Constitution. In his New York Times piece, when he recites the
flaws in the Constitution, he fails to list the biggest problem --
the bar on Aung San Suu Kyi's participation. He advises her party,
the National League for Democracy, to participate in the elections
despite this and despite the fact that the Constitution is designed
to ensure elections do not bring about a change in government. That
is an extraordinarily tough call for them to make. Abandon the icon
and inspiration of the democracy movement and a Nobel laureate to
take part in a process that will validate an illegal government and
relegate their 1990 victory to the dustbin of history. To whom will
they turn to then?
Assumption No. 4. American sanctions have given Chinese
interests a leg up.
Webb, at his most admirable, is extremely worried about Chinese
strategic interest in Southeast Asia. It is true that the Chinese
are heavily involved in the Burmese economy and that they are using
Burma for their own strategic purposes. Would permitting American
investment change that? Not likely. Could the Burmese take American
investment and still use Chinese investment to build mines, ports
and pipelines to secure the flow of resources to China? Yes. In
fact, they might find US investors to help. The only thing that
will change China's calculus is a change in the nature of the
Throughout his article, Webb refers to Burma by its
junta-designated name, "Myanmar." That is certainly pleasing to the
ears of the generals. In a microcosm, it represents the problem
with engagement. The NLD does not recognize the name "Myanmar." The
State Department has refused to call it "Myanmar." Congress
certainly doesn't call it "Myanmar." But simply for the price of
gaining a Burmese general's ear, and nothing more, Webb is willing
to abide by the Burmese junta's sensitivities. It is difficult to
argue against increased humanitarian assistance -- appropriately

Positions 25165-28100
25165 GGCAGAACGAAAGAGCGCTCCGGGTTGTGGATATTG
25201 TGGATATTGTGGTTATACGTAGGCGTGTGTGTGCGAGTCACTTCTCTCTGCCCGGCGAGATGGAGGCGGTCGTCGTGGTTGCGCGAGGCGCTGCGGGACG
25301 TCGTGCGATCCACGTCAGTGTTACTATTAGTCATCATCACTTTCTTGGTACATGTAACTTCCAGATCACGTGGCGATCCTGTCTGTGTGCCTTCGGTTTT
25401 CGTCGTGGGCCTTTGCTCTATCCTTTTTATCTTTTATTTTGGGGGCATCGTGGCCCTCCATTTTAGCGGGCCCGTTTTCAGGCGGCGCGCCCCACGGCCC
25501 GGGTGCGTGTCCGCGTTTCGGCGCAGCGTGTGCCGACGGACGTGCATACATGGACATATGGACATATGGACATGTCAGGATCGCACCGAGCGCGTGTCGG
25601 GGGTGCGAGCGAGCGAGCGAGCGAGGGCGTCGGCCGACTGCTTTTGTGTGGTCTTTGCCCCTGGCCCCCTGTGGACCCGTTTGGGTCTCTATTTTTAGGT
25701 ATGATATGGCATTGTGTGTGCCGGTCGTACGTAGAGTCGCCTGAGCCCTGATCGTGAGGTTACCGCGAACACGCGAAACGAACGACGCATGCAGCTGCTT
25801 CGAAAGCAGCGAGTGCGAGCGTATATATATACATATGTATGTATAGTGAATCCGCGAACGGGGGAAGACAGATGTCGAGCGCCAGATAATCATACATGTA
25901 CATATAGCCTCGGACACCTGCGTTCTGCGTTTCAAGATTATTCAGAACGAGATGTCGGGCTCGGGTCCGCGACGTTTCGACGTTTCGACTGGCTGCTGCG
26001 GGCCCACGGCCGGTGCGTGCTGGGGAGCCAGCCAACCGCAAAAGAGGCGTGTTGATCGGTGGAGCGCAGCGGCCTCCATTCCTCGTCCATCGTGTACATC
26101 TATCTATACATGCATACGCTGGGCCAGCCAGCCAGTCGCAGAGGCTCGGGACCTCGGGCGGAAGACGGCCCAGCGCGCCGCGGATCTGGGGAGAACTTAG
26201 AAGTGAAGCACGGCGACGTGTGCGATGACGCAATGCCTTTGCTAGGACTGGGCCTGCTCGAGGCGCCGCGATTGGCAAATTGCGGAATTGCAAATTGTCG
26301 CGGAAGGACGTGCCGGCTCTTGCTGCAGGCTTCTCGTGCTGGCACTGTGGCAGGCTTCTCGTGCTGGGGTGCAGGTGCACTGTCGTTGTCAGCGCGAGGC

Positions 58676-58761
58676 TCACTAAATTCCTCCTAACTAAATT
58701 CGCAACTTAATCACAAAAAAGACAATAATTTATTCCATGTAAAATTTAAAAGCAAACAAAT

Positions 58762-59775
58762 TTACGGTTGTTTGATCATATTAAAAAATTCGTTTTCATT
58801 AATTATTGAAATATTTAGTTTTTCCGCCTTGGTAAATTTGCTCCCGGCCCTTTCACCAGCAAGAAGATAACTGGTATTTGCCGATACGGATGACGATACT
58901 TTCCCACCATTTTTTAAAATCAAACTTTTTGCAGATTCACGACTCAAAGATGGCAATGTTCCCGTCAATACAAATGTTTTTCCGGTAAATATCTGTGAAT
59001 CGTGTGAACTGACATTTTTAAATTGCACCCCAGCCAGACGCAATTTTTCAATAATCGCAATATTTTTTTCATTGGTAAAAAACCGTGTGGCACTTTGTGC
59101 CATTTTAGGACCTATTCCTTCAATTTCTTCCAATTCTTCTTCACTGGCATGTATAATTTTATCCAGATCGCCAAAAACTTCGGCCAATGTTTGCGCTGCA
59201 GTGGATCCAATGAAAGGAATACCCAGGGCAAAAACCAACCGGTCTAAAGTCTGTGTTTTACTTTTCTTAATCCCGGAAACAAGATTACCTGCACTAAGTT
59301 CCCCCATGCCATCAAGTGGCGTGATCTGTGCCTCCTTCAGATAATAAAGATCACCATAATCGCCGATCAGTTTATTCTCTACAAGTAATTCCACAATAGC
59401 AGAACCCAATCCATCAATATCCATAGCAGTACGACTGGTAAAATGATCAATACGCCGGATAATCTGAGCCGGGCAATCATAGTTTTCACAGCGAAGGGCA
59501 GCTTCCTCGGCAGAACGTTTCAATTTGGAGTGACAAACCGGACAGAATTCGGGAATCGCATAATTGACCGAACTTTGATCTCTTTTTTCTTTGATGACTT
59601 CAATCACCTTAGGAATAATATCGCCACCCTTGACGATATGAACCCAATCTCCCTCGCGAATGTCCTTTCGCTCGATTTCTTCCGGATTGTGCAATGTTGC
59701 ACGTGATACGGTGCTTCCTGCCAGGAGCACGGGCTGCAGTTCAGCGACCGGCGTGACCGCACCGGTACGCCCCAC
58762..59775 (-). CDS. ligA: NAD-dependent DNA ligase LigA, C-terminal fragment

channeled through international nongovernmental organizations and
closely monitored for abuse -- or cooperation to find the remains
of missing American airmen. It's even difficult to argue against
meeting with Burmese authorities under the right circumstances.
President George W.Bush's administration did and we do have
diplomatic relations with Burma after all. (Webb's meetings in
Burma in the wake of Suu Kyi's conviction were decidedly not the
right time.) But like changing the name we call it, these things
are not going to elicit a response on the things Americans care
about. It is certainly not the beginning of a road map to a normal
US-Burma relationship. More likely, if carried by Webb's
assumptions, engagement will so invest America in the process of
engagement itself that it will offer new slices off its current
policy of "maximum pressure" just to keep it going, but with no
real progress. The North Koreans have mastered this game and the
Burmese are learning. What they have lacked is a playing partner.
They have found one in Webb. Let's hope they do not find partners
in President Barack Obama and Secretary Hillary Clinton.
Walter Lohman is director of Heritage's Asian
Studies Center. Rupert Hammond-Chambers is president of the
US-Taiwan Business Council.
First Appeared in the Jakarta Globe
In Wednesday's New York Times, Senator Jim Webb made his case for a new American policy on Burma. For someone so closely identified with opposition to sanctions, one would expect his alternative to be much bolder. After so much build up, is this it?
Director, Asian Studies Center